Expert Q&A on impact investing & climate finance

Peter B. Gustavson School of Business

Basma Majerbi. Credit: UVic Photo Services

Devastating headlines about climate change appear in the news every day. For those looking to take action—whether individual or institutional investors, venture capitalists or climate-solutions start-ups—impact investing holds the promise of moving the dial toward net zero.

Basma Majerbi, professor of finance at UVic’s Gustavson School of Business, is co-chair of the UVic-led virtual conference, “The Post-COVID Recovery and the Race to Net Zero,” Aug. 30-31. Majerbi will moderate a public panel on Aug. 31, unpacking how to finance Canadian cleantech.

Here, she explains the critical role of impact investing in funding climate solutions.

Q. What is impact investing, and why is it important to advancing climate solutions?

A. Impact investing is a type of sustainable investing that starts with the investor’s intention to contribute solutions to societal challenges while also seeing financial returns. These investors are committed to measuring and improving the positive impact of their investments on society and the environment. When trying to define their impact goals, many investors are now using the UN Sustainable Development Goals (SDGs) to guide their targets and measure outcomes which makes impact investing a powerful and sustainable investment approach to advancing climate solutions. Environmental, social and governance (ESG) screening, commonly used in the asset management industry, is not enough to meet our net-zero goals.

Q. What are the barriers to adopting these impact investing principles?

A. Barriers range from lack of awareness of existing investment opportunities, to misconceptions about having to sacrifice financial returns, to lacking access to data and expertise, and even concerns about green washing. Many investors lack the knowledge and capacity to access the climate-smart economy.  Information about opportunities, resources and data that they need to make informed decisions can be difficult to find. And for climate-impact entrepreneurs, capital can be hard to come by, often because they are not targeting the right investors or because they don’t know what metrics and frameworks investors are using to screen for opportunities.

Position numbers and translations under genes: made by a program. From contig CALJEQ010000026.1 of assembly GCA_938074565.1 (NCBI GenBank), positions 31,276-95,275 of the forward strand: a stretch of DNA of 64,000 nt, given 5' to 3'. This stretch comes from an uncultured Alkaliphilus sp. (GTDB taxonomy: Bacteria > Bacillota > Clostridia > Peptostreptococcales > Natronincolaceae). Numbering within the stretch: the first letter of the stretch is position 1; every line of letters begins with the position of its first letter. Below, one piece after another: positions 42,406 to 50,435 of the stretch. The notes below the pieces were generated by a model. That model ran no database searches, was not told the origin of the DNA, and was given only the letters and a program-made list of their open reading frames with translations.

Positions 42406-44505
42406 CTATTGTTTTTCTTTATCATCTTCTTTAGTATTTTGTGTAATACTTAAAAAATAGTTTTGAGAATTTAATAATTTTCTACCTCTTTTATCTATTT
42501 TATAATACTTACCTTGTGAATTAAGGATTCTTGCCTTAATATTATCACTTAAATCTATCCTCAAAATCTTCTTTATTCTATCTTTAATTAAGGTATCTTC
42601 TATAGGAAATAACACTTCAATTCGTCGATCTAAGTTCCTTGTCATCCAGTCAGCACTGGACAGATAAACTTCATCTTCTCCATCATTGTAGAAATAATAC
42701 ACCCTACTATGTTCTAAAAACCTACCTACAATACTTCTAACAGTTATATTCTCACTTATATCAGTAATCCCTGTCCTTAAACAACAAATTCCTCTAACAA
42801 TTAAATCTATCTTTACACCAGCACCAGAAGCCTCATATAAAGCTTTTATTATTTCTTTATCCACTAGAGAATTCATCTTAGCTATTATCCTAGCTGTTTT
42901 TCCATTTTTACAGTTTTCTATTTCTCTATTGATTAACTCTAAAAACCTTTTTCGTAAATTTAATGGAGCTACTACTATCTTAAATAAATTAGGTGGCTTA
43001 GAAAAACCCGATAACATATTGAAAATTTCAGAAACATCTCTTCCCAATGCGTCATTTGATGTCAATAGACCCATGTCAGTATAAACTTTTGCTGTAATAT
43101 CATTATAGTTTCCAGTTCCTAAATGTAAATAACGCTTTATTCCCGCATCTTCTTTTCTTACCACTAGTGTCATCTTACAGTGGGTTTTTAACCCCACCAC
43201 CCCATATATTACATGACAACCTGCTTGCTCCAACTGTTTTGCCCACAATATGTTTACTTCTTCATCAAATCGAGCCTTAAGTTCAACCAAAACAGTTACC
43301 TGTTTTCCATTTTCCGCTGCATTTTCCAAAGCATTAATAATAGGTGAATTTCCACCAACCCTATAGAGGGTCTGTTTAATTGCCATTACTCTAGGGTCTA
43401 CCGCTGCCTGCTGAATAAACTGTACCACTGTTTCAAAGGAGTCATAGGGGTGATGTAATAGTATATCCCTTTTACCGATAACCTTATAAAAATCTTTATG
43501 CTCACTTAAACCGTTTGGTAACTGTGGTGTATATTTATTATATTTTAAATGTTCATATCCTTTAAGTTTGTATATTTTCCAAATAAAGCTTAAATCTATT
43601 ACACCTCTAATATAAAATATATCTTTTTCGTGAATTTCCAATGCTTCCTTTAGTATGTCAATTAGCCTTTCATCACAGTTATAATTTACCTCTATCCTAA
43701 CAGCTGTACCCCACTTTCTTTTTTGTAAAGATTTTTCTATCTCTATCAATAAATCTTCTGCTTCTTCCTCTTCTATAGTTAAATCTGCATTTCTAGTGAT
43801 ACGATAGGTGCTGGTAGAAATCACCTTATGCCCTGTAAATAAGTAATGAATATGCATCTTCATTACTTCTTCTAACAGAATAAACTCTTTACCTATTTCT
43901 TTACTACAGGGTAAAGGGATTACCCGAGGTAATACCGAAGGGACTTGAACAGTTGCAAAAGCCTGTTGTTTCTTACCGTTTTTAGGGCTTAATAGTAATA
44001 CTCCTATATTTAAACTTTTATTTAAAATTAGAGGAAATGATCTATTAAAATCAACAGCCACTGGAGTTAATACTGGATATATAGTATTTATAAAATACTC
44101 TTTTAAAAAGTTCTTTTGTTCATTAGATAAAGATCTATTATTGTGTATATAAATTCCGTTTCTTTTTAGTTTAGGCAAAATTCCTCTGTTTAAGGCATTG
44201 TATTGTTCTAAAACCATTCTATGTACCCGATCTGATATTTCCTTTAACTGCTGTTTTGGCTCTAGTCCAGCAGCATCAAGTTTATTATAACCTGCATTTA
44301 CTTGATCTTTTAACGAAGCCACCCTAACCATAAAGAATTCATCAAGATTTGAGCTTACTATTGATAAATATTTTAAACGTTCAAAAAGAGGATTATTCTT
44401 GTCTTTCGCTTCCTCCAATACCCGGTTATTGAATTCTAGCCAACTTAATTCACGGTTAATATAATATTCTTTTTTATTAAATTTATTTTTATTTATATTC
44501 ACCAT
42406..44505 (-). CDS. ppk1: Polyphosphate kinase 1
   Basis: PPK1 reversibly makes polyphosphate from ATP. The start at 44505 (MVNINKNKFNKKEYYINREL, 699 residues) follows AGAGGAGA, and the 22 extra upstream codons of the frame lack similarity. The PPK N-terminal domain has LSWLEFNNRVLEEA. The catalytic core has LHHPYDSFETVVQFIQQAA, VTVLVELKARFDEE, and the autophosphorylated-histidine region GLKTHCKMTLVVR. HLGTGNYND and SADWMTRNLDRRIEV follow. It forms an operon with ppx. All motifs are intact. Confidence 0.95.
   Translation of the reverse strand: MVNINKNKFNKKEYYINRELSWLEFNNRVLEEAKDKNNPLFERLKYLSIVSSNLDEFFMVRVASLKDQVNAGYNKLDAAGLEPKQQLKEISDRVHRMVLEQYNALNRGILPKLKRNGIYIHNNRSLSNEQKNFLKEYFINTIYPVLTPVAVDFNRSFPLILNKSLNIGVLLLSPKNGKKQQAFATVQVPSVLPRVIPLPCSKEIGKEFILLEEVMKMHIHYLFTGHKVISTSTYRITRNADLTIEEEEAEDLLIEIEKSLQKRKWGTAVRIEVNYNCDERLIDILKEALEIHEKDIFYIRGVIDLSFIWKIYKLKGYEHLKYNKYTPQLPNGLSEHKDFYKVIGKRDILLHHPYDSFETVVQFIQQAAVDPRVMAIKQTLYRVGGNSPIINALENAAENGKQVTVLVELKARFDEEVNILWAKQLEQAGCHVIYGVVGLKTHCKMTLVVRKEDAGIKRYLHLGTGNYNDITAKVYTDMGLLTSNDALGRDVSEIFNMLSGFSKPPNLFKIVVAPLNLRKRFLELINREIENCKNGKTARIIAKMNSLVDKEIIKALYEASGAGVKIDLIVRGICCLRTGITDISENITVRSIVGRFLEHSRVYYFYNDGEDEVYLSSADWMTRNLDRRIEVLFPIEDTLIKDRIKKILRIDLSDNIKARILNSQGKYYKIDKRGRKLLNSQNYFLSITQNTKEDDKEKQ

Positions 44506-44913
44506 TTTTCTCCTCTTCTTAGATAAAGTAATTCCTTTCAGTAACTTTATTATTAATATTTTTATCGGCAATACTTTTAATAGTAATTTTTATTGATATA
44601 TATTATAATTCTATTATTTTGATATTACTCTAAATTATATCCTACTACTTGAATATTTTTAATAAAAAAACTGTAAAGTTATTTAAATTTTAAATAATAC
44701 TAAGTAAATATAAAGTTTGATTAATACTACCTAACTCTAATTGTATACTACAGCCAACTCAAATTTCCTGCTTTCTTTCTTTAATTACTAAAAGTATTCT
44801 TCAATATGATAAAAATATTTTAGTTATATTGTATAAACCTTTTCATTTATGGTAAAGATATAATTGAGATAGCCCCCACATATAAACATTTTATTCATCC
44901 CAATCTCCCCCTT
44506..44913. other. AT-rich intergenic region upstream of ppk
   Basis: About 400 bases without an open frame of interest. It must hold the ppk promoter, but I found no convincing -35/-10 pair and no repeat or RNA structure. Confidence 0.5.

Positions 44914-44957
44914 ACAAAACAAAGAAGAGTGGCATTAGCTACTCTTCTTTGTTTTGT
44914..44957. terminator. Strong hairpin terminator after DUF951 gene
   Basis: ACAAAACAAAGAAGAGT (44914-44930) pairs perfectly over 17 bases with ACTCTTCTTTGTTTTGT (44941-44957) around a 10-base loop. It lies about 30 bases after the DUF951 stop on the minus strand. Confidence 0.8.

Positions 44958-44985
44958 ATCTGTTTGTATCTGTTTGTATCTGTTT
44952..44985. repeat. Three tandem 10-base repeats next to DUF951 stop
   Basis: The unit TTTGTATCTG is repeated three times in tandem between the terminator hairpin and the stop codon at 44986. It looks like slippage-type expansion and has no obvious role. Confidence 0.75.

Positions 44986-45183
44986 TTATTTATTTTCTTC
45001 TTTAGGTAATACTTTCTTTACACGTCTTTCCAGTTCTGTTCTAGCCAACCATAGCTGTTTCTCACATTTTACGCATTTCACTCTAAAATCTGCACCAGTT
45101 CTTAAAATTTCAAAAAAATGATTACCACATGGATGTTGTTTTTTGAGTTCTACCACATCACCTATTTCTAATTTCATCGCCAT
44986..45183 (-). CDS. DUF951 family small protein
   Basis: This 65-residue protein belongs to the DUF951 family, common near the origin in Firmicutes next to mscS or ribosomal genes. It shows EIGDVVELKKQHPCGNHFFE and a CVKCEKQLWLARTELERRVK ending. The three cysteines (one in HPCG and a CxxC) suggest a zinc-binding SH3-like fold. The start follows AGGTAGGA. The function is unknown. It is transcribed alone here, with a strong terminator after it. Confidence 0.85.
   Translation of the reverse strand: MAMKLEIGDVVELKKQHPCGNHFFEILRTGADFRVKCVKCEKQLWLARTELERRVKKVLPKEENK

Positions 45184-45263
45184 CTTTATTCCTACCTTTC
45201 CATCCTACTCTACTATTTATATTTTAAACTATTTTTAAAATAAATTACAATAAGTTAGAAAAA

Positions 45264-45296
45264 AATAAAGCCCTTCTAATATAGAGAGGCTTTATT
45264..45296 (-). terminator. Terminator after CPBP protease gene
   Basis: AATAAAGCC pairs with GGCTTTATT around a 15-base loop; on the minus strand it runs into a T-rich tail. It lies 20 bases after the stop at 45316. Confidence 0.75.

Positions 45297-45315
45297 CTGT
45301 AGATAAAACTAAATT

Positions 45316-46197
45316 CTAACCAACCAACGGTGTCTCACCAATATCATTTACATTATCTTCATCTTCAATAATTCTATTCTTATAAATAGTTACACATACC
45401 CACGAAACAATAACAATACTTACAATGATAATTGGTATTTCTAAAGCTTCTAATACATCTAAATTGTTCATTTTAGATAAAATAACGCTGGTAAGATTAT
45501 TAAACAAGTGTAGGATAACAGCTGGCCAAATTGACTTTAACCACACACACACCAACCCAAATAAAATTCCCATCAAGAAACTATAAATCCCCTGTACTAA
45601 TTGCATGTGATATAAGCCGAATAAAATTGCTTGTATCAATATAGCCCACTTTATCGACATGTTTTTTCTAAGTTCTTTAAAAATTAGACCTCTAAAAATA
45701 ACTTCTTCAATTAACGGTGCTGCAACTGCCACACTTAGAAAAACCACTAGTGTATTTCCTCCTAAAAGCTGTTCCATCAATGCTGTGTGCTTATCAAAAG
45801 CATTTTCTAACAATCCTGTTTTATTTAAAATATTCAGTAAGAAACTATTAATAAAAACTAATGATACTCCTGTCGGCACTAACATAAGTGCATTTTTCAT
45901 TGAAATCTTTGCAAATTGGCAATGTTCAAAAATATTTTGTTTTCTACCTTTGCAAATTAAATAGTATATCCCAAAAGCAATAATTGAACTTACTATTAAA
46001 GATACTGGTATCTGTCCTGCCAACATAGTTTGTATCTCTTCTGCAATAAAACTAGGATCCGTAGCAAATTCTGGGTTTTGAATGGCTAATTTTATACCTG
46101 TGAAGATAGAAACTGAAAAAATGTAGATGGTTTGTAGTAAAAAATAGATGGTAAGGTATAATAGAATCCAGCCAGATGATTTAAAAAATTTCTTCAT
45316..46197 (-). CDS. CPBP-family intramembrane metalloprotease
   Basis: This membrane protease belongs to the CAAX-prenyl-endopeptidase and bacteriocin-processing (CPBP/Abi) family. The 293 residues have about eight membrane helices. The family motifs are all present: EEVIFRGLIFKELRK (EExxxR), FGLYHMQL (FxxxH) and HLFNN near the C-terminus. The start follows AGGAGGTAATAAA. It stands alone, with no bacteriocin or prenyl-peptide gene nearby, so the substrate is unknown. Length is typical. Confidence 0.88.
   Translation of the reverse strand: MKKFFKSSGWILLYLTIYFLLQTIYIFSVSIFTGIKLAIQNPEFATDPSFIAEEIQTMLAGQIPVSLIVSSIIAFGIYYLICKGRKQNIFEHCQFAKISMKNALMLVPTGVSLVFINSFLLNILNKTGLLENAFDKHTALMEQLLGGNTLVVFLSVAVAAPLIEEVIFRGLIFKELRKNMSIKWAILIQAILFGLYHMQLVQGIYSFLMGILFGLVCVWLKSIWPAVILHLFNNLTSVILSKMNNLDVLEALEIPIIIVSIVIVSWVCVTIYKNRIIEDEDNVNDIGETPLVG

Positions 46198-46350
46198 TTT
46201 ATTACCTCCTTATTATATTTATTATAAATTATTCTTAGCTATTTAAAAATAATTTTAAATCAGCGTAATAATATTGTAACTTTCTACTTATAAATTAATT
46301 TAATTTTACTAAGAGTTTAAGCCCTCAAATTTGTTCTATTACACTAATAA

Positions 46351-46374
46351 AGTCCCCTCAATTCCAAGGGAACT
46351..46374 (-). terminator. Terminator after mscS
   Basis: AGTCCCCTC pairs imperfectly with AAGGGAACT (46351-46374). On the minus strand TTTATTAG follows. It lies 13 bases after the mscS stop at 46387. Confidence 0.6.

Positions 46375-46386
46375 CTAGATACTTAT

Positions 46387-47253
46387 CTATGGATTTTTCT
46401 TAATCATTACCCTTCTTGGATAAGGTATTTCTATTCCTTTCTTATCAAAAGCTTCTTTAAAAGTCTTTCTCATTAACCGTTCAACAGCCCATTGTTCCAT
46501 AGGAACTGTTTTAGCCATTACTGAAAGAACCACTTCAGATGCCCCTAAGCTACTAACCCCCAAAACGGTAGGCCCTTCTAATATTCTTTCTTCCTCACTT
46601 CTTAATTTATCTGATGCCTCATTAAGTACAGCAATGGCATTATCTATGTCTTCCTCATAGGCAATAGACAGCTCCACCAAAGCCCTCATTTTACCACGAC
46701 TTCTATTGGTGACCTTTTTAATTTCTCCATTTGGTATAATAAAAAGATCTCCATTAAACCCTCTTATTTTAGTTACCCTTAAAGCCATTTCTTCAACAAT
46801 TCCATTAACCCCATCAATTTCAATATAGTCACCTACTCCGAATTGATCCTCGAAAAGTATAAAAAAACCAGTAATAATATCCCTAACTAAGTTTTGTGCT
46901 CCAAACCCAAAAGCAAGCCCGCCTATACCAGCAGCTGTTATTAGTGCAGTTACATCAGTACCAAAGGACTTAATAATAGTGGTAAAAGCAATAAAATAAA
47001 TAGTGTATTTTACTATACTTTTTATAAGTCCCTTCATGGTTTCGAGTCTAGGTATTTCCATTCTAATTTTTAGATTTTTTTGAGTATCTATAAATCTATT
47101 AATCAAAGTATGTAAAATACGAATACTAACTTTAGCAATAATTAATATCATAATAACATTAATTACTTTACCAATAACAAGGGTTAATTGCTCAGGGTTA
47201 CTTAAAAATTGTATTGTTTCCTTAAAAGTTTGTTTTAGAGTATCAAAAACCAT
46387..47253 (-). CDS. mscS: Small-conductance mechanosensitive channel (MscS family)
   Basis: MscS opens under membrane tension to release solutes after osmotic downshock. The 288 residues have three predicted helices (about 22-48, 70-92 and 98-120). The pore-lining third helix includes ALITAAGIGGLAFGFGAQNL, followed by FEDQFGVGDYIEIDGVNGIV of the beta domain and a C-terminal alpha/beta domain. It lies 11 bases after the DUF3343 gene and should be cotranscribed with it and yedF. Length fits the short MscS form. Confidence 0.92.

Q. How does the new Vancouver Island Impact Investing Hub help find—and help fund solutions to climate change?

A. Our impact hub at UVic will be a central hub to connect and collaborate with investors of all types, entrepreneurs, start-up incubators and accelerators, businesses, government and policy makers, non-profits, community organizations as well as academics and students. We are currently working on two major databases to help with funding: one about funding opportunities for start-ups and more mature businesses--a one-stop shop to source funding; and one on local companies that works on climate solutions. Other databases will be developed to reduce the information barrier.

Q. How can students and community get involved in the new Vancouver Island Impact Investing Hub?

A. In building the hub, we talked to a lot of local organizations to understand their needs in terms of data, research and practical tools they need in order to take action on impact investing. Many of these projects will help organizations working in the space, while also offering experiential learning opportunities for UVic students, through class projects, research assistance, etc. To help with talent development in impact investing, we have partnered with the National Social Value Fund to launch a student-led impact investing fund in Victoria in the fall of 2021. This is open to UVic students from all disciplines and will be an amazing opportunity to learn social impact investing while supporting local start-ups.  

Q. What is the biggest opportunity you see today for the finance industry to influence climate action. 

A. As the saying goes, “Where money goes, there go emissions.” The financial industry will play a key role in driving climate action by mobilizing private capital towards low-carbon investment opportunities to accelerate the transition to net zero and avert the catastrophic effects of climate change. I think we are at a pivotal moment in history. We now know beyond all doubt, that the time to act is now. The recent release of the IPCC 6th Assessment Report lays it all out. This is a huge opportunity for the finance industry to use its expertise to move capital into the right areas. Impact investing will also help the industry attract the best talent among a new generation of students who are passionate about making the world a better place who will put their hearts into supporting their employer’s mission.

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Media contacts

Basma Majerbi (Gustavson School of Business) at 250-471-4281 or

Sasha Milam (Gustavson Communications) at 250-472-5108 or

Suzanne Ahearne (University Communications + Marketing) at 250-721-6139 or

In this story

Keywords: business, clean energy, climate, industry partnerships, sustainability

People: Basma Majerbi

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